In Iconology (1986), W.J.T. Mitchell advances two interconnected theses:
There is no essential difference between poetry and painting, no difference, that is, given for all time by the inherent natures of the media, the objects they represent, or the laws of the human mind.
There are always a number of differences in effect in a culture which allows it to sort out the distinctive qualities of its ensemble of signs and symbols.
Mitchell goes on to expand this notion of “differences” in culture are riddled with antithetical values “which the culture wants to advance or repudiate” (49). In the several examples that follow in the book, he highlights the desire of critics to keep images and texts in their place, and performing their normative function. One of the difficulties that Mitchell highlights is our tendency to render images by linguistic rules—this continually reasserts the domination of language over image. Constant throughout the argument is his first principle: that images and texts are not inherently different. The distinctions are exclusively cultural in nature.
Near the close of the book, Mitchell articulates his vision of a reinvigorated critique of the image/text opposition:
Such a critique can lead us several directions. The most obvious would be more of the same—more study, that is, of critics, aestheticians, and other theorists who have tried to legislate the boundaries between the arts, and especially the war-torn border between image and text. A second alternative would be to study artistic practice in relation to the embattled boundary between texts and images. How is this struggle manifested in the formal characteristics of texts and images that are designed to conform or violate the boundaries between space and time, nature and convention, the eye and ear, the iconic and the symbolic? To what extent is the battle of text and image a consciously articulated theme in literature, the visual arts, and the various “composite arts” (film, drama, cartoons, narrative cycles, book illustrations) that combine symbolic modes? These questions take us away from “what people say” about images towards the things they do with images in practice. (154)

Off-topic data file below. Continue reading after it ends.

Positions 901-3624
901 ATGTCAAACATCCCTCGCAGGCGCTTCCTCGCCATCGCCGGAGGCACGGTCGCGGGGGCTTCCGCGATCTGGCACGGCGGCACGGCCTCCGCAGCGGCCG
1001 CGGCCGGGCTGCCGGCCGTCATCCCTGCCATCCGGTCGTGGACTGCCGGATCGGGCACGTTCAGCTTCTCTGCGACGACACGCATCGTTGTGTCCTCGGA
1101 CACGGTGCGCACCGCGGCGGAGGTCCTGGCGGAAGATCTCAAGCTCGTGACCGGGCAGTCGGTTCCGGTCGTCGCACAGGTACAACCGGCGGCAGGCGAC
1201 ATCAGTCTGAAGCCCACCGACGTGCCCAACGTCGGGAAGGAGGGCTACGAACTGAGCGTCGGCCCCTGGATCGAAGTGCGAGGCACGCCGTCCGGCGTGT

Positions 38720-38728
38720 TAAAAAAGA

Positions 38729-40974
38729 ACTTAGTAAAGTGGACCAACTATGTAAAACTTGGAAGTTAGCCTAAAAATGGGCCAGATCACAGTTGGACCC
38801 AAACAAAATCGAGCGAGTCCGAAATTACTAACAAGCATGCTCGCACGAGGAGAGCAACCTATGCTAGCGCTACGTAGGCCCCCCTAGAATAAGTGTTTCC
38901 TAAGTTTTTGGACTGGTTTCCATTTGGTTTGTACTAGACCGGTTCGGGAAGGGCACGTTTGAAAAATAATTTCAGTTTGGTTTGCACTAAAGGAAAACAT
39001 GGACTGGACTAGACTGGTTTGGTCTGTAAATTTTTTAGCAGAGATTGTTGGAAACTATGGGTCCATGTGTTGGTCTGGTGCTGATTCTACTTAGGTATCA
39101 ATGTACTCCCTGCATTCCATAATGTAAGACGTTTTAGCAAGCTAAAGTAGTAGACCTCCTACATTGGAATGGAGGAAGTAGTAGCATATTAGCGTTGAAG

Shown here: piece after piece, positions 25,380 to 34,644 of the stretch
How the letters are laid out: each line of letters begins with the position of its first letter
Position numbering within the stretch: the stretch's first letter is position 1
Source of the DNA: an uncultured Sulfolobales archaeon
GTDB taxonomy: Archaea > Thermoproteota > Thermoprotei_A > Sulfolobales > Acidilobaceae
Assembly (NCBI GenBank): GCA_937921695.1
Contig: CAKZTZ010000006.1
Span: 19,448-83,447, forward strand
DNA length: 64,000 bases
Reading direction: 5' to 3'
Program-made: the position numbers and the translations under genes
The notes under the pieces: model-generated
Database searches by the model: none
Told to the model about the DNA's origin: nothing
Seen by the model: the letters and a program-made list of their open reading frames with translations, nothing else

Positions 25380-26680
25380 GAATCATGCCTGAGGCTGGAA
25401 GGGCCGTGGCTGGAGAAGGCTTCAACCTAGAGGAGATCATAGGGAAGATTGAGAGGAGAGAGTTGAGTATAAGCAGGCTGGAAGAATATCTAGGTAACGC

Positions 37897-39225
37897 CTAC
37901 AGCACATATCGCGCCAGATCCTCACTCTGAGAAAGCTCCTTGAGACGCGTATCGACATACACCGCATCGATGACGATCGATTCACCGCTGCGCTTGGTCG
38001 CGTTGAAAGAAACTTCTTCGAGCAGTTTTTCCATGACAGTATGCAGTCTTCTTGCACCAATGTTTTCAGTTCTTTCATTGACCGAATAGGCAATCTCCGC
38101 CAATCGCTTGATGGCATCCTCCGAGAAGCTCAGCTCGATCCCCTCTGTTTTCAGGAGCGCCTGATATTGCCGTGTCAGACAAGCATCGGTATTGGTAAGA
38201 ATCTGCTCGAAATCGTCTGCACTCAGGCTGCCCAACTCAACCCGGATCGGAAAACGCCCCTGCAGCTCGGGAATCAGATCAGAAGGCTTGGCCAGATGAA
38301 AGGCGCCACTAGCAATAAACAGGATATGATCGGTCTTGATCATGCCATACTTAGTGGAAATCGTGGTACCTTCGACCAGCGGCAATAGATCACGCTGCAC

Most of these areas have been explored at length since the publication Mitchell’s book. However, there has been an understandable (due to aesthetic bias) surfeit of attention to his second possibility, that of “artistic practice” rather than a close examination of the conventions that these currents run opposed to. There seems to me to be a large gaping void in the non-material or psychological study of vernacular artifacts of “composite” (Mitchell’s description, not mine) practice. I find myself agreeing with his basic assertions, and his suggestion that the future of research should be in a closer examination of practice.
However, I also find myself constantly chafing against the cultural binary of “artistic” versus “non-artistic” (vernacular) practice. This line, like the line between images and texts, is anything but distinct. It is filled with antithetical oppositions as well.